It was portrayed as the scientific rivalry to end all scientific rivalries. But after two years of often acrimonious competition, the principal players in the Human Genome Project (HGP) came together on Monday this week with Craig Venter, president of Celera Genomics of Rockville, Maryland, to praise one another's achievements — and to bask in the adulation of their political leaders.
Those achievements — the compilation of a ‘working draft’ of the human genome by the HGP and Celera's ‘first assembly’ of a complete genome sequence — may in reality represent arbitrary milestones on the way to the goal of fully deciphering the human genetic code. But for those scientists who have devoted their careers to genomics since the launch of the HGP more than a decade ago, a public celebration is welcome.
In Washington, President Bill Clinton hosted an event at the White House with Venter and Francis Collins, director of the National Human Genome Research Institute in Bethesda, Maryland — joined by video link from London by Prime Minister Tony Blair. In Paris, Tokyo and Bonn, other members of the international HGP consortium made their own announcements. The Wellcome Trust, the main backer of the Sanger Centre near Cambridge, responsible for one third of the HGP sequence, hosted its own press conference in London.
Turning to James Watson, discoverer with Francis Crick of the structure of DNA and head of the HGP until 1992, Clinton described the 1953 Nature paper, which noted the structure's “novel features, which are of considerable biological interest” as “one of the great understatements of all time”. This time, understatement was in short supply. “With this profound new knowledge, humankind is on the verge of gaining immense, new power,” said Clinton.
Mike Dexter, director of the Wellcome Trust, went so far as to describe the project's significance as surpassing the invention of the wheel. “I can see technology making the wheel obsolete,” he said. “But this code will be useful and used as long as humans exist.”
For some scientists, this may seem like hyperbole — particularly as the value of both the HGP and Celera drafts, in their current form, remains unclear. The sequences are difficult to compare, because of the two groups’ different approaches. Celera's ‘whole-genome shotgun” strategy relied on shattering the entire genome into tiny pieces, sequencing these en masse, and then using sophisticated computer algorithms to put the pieces back together. The HGP cloned larger overlapping fragments of the genome into some 24,000 bacterial artificial chromosomes, and sequenced these one by one.
The HGP claims to have cloned 97% of the genome, and sequenced 85% of it to draft standard. That falls short of the 90% figure set as a target for the working draft — although this should be achieved within a few weeks. On average, the HGP has sequenced each base seven times over (7X coverage). Celera's assembly gives 4.6X coverage — some way from the 10X it originally promised in 1998, although the company says its sequence covers 99% of the genome. On the basis of the data presented publicly, it is impossible to verify whether Celera's assembly is correctly orientated and ordered throughout the genome. But Celera has also produced a second map by incorporating data from the public project — which will increase its depth of coverage and allow it to check its shotgun assembly.
Despite the preliminary nature of both sets of data, the White House has been encouraging the two projects to bury their differences and declare their drafts complete. US politicians were appalled at the media portrayal of the sequencing project as a battle between Celera and the HGP. Clinton's aides hope that a joint announcement will end the rancour and lead to greater public recognition of the achievements of both projects.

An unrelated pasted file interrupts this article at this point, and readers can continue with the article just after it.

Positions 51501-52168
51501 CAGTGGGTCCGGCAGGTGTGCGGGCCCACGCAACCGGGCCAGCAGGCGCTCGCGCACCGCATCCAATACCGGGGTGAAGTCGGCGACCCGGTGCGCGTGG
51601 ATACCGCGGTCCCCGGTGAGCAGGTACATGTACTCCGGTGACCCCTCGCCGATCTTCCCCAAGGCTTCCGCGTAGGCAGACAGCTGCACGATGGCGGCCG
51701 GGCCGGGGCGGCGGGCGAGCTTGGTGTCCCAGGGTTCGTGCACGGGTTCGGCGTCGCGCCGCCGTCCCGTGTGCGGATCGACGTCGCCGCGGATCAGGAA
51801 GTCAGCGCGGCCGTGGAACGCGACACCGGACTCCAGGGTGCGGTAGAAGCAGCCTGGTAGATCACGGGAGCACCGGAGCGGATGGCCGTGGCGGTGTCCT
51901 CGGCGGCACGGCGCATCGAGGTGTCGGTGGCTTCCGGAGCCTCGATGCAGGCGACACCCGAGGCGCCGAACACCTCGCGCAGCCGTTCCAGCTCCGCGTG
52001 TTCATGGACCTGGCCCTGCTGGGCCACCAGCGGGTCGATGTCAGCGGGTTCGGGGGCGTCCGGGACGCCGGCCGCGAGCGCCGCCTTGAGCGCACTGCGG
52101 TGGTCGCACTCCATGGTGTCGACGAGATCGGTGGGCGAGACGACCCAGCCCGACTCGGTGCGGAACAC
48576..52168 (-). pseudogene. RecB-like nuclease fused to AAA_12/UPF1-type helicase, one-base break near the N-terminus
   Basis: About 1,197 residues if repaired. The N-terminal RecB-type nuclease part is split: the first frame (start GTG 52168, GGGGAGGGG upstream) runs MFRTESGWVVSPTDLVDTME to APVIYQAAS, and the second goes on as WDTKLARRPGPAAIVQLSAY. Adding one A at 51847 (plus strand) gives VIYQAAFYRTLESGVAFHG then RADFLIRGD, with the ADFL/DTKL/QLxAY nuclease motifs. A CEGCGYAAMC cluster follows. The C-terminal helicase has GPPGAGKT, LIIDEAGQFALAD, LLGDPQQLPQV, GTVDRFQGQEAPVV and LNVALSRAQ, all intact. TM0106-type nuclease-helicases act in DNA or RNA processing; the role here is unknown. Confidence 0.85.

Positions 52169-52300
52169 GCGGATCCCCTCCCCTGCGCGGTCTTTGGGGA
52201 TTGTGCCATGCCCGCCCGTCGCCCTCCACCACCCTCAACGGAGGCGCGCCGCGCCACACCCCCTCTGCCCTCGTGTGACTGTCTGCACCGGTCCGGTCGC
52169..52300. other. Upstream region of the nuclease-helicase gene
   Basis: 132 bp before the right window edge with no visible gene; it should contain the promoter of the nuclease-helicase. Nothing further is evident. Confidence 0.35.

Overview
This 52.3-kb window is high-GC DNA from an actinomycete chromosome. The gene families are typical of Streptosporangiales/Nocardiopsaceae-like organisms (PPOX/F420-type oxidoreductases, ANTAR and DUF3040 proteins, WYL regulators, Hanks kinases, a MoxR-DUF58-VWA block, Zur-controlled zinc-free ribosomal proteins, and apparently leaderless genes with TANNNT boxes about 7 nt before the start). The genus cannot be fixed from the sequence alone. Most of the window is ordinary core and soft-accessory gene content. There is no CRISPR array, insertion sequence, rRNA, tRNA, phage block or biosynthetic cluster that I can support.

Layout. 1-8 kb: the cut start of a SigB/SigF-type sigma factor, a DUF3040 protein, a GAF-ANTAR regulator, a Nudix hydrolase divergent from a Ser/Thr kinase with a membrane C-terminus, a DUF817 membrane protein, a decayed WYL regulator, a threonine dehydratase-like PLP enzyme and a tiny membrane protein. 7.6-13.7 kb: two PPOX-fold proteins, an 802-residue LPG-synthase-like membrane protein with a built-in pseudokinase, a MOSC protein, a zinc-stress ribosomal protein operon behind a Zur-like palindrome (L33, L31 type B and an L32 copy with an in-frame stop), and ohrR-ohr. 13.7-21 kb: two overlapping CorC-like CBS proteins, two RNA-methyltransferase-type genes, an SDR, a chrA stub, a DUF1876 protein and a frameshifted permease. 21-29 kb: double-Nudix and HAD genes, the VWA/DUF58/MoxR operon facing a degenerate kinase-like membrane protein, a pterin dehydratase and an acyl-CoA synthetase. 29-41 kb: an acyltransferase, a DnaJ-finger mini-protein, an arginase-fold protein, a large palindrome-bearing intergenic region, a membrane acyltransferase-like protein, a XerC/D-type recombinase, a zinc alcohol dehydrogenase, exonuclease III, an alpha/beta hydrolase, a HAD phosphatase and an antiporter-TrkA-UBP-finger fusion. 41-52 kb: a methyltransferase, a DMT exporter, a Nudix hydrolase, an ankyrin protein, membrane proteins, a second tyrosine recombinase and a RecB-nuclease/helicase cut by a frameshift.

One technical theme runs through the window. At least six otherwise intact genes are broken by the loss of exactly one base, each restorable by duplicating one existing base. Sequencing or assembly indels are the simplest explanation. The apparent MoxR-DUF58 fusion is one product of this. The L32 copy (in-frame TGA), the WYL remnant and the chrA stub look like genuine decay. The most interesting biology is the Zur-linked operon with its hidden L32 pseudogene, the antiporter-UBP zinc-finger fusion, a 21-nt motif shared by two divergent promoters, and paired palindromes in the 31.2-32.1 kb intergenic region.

The rapprochement between Collins and Venter was brokered by senior figures including Eric Lander, director of the Whitehead Institute at the Massachusetts Institute of Technology, one of the main sequencing centres for the HGP, and Ari Patrinos, head of biological and environmental research at the Department of Energy, who hosted meetings over beer and pizza at his home in Rockville. The agreement has four parts: Monday's choreographed joint announcement; a pledge to publish the two draft sequences, simultaneously but separately, later in the year; a loosely defined plan to hold a joint meeting of the two research teams after publication; and a promise to keep open lines of communication between the HGP and Celera.
At the White House event, Collins struck a spiritual note: “It is humbling for me and awe-inspiring to realize that we have caught the first glimpse of our own instruction book, previously known only to God.” Venter was philosophical: “The complexities and wonder of how the inanimate chemicals that are our genetic code give rise to the imponderables of the human spirit should keep poets and philosophers inspired for the millenniums.”
For scientists working on the HGP, the main hope is that the task of finishing the genome sequence does not get subordinated to other activities. Parallels drawn with the Apollo lunar programme — which soon fizzled out after the space race was won — provide a warning. “What we most want to avoid is the fate of achieving this heroic goal at such great cost and to the neglect of the long-term goals,” says Maynard Olson, a geneticist at the University of Washington in Seattle.
Additional reporting from David Dickson in London
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The Bermuda Triangle: The Pragmatics, Policies, and Principles for Data Sharing in the History of the Human Genome Project
Journal of the History of Biology (2018)
Science China Life Sciences (2011)